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This collection interrogates the representation of humanitarian crisis and catastrophe, and the refraction of humanitarian intervention and action, from the mid-twentieth century to the present, across a diverse range of media forms: traditional and contemporary screen media (film, television and online video) as well as newspapers, memoirs, music festivals and social media platforms (such as Facebook, YouTube and Flickr). The book thus explores the historical, cultural and political contexts that have shaped the mediation of humanitarian relationships since the middle of the twentieth century. Together, the chapters illustrate the continuities and connections, as well as the differences, which have characterised the mediatisation of both states of emergency and acts of amelioration. The authors reveal and explore the significant synergies between the humanitarian enterprise, the endeavour to alleviate the suffering of particular groups, and media representations, and their modes of addressing and appealing to specific publics. The chapters consider the ways in which media texts, technologies and practices reflect and shape the shifting moral, political, ethical, rhetorical, ideological and material dimensions of international humanitarian emergency and intervention, and have become integral to the changing relationships between organisations, institutions, governments, individual actors and entire sectors.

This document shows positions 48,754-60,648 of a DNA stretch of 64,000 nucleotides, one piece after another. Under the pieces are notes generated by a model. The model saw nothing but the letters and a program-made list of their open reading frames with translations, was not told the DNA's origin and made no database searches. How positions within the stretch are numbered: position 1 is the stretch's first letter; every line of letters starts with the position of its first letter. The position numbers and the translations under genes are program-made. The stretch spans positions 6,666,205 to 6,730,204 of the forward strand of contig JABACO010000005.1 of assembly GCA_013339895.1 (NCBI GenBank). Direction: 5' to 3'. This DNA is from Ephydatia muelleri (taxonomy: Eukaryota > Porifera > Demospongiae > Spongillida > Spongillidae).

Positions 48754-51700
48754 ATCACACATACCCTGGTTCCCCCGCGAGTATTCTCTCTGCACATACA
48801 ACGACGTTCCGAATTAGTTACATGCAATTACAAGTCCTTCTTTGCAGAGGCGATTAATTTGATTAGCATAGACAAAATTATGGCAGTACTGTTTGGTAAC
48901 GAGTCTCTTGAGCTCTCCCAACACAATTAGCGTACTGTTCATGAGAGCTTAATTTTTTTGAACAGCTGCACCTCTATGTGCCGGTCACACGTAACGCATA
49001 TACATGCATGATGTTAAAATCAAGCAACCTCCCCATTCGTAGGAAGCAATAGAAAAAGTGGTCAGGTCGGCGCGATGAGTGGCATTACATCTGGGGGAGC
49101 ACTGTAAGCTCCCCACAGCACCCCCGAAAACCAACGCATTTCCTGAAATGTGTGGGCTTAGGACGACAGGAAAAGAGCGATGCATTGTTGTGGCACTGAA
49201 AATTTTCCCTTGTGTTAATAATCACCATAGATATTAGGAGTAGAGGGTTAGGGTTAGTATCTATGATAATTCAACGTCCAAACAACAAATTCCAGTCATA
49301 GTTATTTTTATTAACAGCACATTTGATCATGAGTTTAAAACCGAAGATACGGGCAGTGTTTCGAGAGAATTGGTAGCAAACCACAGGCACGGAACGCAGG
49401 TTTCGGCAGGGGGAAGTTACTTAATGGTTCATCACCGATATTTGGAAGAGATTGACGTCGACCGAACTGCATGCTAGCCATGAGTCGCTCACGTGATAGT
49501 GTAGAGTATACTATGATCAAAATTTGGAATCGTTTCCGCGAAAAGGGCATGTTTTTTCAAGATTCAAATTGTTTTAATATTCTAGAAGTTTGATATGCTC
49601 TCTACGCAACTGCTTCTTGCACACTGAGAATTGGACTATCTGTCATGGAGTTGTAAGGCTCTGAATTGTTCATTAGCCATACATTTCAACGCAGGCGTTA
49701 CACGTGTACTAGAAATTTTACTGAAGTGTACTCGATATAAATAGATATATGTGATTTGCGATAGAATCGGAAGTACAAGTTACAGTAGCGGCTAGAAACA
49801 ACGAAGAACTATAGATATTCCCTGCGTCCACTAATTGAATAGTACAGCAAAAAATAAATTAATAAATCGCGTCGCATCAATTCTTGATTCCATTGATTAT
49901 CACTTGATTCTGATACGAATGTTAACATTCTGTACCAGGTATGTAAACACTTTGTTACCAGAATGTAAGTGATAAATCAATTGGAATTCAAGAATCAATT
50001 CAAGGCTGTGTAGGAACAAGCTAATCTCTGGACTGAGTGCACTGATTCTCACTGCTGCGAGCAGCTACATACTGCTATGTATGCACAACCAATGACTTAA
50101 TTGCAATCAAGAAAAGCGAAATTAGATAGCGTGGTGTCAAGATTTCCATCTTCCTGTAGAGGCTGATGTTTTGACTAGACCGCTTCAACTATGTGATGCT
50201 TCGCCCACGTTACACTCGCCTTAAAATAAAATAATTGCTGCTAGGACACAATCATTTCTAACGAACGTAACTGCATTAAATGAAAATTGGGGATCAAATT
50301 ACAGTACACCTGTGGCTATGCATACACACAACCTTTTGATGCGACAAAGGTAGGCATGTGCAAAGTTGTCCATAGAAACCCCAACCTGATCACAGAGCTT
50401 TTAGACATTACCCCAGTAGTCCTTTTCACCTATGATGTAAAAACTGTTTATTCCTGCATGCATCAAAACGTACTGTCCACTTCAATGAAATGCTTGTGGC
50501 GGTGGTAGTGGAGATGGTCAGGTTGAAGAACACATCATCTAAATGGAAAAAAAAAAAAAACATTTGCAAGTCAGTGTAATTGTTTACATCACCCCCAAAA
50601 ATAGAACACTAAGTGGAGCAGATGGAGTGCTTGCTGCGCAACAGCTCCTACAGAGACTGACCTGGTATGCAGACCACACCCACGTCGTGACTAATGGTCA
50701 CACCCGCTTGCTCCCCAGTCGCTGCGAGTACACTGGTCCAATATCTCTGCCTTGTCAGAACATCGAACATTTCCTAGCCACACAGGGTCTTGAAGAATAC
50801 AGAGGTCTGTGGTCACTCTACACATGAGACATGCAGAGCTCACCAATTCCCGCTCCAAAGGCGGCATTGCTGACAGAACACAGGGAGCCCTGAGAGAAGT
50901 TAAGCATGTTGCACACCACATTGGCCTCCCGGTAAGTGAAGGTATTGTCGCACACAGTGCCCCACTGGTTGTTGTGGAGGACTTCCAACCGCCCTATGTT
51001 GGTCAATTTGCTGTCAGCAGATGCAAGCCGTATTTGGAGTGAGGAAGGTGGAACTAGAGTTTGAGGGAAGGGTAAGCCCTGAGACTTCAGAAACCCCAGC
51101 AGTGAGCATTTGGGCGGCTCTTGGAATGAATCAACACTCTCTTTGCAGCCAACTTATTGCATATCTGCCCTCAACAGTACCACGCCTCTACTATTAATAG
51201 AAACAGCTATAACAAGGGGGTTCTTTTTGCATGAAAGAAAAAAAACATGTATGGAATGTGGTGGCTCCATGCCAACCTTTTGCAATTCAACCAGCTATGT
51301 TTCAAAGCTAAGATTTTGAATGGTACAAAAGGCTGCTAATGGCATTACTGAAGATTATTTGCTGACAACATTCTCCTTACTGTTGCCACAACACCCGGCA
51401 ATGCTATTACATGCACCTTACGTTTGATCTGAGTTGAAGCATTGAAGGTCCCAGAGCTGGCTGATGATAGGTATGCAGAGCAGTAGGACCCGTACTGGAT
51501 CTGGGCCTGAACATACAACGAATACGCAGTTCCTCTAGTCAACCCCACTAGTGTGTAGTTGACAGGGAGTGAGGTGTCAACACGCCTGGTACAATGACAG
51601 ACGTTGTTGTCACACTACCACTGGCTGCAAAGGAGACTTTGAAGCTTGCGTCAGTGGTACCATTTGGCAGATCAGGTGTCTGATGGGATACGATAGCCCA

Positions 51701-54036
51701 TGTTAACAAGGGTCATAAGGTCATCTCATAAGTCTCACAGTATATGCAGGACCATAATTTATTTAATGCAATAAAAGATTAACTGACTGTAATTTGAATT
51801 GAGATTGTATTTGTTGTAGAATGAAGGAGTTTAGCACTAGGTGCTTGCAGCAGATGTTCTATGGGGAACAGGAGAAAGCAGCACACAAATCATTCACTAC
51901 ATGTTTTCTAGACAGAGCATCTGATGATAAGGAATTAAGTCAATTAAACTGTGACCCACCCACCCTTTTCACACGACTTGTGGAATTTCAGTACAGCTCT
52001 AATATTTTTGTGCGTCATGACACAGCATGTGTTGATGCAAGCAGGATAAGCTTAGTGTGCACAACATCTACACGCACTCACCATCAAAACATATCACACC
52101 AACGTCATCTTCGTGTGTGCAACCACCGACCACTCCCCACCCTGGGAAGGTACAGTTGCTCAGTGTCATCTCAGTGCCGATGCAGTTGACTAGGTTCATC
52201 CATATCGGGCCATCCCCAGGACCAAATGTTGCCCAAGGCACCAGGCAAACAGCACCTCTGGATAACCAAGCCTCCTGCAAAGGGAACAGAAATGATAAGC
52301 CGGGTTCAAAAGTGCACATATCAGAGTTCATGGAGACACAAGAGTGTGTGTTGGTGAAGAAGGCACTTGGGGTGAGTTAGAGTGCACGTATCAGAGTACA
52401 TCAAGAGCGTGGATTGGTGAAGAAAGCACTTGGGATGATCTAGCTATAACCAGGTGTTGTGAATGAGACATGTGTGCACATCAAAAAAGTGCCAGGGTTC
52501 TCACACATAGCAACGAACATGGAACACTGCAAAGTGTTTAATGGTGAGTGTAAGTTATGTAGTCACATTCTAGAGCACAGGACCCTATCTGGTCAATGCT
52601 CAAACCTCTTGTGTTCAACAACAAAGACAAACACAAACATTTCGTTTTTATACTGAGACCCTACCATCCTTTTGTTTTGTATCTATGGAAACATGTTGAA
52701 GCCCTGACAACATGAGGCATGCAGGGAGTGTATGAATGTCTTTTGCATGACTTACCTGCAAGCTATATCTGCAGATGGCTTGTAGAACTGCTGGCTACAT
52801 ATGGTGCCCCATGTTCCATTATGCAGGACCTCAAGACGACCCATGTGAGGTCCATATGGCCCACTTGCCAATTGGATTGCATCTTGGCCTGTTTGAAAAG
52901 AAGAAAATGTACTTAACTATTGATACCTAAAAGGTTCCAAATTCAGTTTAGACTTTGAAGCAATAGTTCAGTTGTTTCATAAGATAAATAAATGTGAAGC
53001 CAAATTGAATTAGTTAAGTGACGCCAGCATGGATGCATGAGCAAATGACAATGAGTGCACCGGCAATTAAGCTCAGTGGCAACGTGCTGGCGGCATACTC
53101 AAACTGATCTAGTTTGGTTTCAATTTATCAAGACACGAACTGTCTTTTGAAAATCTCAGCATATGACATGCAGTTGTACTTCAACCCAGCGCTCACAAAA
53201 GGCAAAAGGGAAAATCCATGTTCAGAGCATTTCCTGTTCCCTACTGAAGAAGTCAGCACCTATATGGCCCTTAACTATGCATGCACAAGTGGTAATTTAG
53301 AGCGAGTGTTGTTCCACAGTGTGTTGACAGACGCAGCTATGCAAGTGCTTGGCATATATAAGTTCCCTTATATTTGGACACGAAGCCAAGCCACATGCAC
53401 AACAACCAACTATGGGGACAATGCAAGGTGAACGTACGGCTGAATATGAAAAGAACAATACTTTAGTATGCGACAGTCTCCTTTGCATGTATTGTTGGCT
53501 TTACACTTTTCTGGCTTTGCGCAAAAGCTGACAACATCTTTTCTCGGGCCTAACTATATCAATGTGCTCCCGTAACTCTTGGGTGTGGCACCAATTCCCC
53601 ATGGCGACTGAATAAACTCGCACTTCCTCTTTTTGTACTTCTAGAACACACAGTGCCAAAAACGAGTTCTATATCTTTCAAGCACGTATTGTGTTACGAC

Laura Suski

’ children by purchasing environmentally friendly products, or we might act against child labour practices in ‘distant’ nations by purchasing garments manufactured by particular companies. These practices raise several questions of a global humanitarianism for children. Can the intent to protect ‘our’ children extend to a more universalised impulse to protect ‘other’, more distant children? What are the limitations of

in Global humanitarianism and media culture
Open Access (free)
Humanitarianism in a Post-Liberal World Order
Stephen Hopgood